Light Rail in Central Ohio
- October 7, 2015 3:35 pm at 3:35 pm #1096764
Any mass transit line–streetcar or otherwise–has to connect Downtown with a suburb, IMO, and with at least one other destination in between.
A line that connects Downtown to the airport, Easton, and Gahanna/New Albany makes a lot of sense; a line that connects Downtown to the Hilltop, the casino, and Hilliard makes sense; a line that connects Downtown to Grandview/UA/Dublin and the Zoo makes sense; a line that connects Downtown to German Village, the south side, Grove City and Rickenbacker makes sense; a line that connects Downtown to Bexley/Whitehall, the east side, and Reynoldsburg/Pickerington makes sense; and perhaps most pressingly, a line connecting Downtown with the SN, campus, Clintonville, Worthington/Westerville, Polaris, and Olentangy/Powell makes sense.
And connecting the ‘burbs directly makes sense; the point made above that all bus routes must not go through Downtown is absolutely right, and our mass transit should, if not initially, account for that eventually.
Pie in the sky, though:
I’d love to see us do something unique with our mass transit here; our plans must be cognizant of the sea changes coming to transit, namely self-driving cars, Hyperloop, etc. Whatever we do here, let us do it thinking long-term, to facilitate Columbus’ growth rather than having to be so reactive and outdated upon its completion.
Let’s build something here that’s uniquely functional, unlike lines built in similarly situated cities around the country or world.
Let’s build a system that can deliver people more efficiently than they could travel on their own.October 7, 2015 3:51 pm at 3:51 pm #1096765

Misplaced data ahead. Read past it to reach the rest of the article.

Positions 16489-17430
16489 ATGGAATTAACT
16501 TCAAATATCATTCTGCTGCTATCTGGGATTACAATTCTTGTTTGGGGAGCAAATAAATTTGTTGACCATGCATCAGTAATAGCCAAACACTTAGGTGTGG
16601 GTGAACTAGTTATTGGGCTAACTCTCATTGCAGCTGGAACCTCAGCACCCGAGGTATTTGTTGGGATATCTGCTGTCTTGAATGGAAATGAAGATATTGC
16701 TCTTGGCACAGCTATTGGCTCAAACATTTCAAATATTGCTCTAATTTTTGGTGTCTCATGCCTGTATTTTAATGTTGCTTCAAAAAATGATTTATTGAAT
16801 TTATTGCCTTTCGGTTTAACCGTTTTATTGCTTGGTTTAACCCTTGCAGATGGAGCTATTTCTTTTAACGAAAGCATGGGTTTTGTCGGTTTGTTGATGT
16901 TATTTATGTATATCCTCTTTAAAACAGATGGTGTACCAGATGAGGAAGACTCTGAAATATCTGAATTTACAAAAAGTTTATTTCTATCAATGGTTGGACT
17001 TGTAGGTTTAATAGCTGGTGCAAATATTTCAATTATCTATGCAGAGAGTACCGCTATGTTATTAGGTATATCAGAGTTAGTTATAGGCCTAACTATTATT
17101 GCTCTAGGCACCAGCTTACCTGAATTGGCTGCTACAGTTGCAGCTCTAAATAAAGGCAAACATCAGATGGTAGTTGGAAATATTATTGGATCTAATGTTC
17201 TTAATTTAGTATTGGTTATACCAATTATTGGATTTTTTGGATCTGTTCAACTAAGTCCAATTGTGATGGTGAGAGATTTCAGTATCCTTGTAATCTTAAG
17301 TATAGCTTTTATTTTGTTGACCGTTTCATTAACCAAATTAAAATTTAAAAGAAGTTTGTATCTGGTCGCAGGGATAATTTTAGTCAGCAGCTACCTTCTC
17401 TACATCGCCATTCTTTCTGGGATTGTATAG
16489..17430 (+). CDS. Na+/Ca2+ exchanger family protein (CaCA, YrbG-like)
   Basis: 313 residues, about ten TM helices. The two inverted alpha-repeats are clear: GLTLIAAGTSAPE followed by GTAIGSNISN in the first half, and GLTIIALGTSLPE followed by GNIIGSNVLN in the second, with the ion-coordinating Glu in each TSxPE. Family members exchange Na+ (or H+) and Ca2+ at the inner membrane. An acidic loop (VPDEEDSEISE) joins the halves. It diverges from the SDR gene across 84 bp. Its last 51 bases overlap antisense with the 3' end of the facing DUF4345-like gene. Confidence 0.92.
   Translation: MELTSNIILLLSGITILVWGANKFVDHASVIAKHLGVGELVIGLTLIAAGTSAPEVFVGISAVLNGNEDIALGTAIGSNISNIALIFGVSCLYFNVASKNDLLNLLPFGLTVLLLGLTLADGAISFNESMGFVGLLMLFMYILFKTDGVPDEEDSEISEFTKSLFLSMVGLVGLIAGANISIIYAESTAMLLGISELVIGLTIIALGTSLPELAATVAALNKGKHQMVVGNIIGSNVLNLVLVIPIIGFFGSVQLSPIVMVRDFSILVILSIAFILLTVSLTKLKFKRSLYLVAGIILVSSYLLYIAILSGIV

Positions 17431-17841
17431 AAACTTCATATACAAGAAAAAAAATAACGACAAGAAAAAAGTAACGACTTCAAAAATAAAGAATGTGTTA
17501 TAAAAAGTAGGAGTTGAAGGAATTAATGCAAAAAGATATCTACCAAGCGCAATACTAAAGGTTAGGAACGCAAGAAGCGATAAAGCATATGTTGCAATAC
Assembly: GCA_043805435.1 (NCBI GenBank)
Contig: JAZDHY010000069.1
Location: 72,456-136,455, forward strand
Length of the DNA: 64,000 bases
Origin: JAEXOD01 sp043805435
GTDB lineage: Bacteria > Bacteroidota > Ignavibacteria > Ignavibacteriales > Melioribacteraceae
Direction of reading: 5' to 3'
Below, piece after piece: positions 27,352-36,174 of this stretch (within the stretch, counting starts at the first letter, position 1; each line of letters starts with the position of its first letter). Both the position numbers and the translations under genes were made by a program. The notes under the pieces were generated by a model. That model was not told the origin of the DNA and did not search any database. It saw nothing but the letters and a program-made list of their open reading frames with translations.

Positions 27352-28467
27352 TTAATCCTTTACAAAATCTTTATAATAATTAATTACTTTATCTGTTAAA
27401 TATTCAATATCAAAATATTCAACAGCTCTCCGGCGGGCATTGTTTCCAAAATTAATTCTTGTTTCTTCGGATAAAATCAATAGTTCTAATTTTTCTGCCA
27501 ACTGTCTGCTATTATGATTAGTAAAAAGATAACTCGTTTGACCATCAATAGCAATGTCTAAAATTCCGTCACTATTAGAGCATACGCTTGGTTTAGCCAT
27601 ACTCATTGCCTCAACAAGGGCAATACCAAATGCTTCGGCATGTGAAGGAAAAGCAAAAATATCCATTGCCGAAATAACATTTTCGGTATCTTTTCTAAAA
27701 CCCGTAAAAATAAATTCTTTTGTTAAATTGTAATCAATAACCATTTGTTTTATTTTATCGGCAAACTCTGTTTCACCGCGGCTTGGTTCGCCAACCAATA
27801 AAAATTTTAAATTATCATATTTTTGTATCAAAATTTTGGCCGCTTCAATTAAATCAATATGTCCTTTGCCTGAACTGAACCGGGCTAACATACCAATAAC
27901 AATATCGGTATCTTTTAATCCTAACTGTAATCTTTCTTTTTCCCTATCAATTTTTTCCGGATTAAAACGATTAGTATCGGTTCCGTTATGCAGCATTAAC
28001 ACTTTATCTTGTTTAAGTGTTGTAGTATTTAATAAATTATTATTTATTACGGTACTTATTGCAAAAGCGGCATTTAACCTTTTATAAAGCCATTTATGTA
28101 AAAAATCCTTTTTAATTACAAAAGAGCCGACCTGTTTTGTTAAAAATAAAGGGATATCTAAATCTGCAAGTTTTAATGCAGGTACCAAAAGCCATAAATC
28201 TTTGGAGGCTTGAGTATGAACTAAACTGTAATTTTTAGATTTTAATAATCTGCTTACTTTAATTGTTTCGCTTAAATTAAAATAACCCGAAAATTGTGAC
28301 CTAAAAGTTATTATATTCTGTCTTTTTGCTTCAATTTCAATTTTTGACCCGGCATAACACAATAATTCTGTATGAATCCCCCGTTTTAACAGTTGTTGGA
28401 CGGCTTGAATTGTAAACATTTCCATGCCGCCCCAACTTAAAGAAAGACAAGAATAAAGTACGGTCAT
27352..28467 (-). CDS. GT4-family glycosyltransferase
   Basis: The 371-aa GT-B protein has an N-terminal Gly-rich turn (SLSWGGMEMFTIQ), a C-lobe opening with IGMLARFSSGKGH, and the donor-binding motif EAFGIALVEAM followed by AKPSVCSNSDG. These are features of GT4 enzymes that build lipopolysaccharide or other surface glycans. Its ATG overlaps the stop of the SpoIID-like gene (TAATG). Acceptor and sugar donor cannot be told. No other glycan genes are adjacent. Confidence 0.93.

If traffic congestion is used to determine placement the lines would first run along 70 from Pick/Reynoldsberg and the second line would be 33 from Lancaster. They are the worst ones.October 7, 2015 4:42 pm at 4:42 pm #1096770
If traffic congestion is used to determine placement the lines would first run along 70 from Pick/Reynoldsberg and the second line would be 33 from Lancaster. They are the worst ones.
A line along 33 to Lancaster was actually once a proposal back in the first half of the 1990s. It popped up around the time that Columbus had a proposal for 8 routes in a sort of spoke system from Downtown to various suburbs.October 7, 2015 5:19 pm at 5:19 pm #1096778
Driving out to Belle Valley today at 7am the traffic at that time was backed up bumper to bumper all the way to 256. It stays packed inbound to the city for hours. I normally drive 33 south at the same time and the line goes to the north side of Lancaster. I go against traffic both ways, thank goodness. At 7:15am it is fully packed. The median of both roads has enough space to hold an east/west line similar to how the Rapid works in Cleveland.
They need some big park and rides like they have in Chicago and that would move a bunch of people. Neither line would serve the airport or High st(which does not need a line at all in my opinion), but would serve the people and would stand the most chance of success in my mind due to usage. The third line would come in 70 from the west and pick up Hilliard people. The fourth line would mimic 315 all the way up to Powell or Lewis Center. Or heck all the way to Delaware.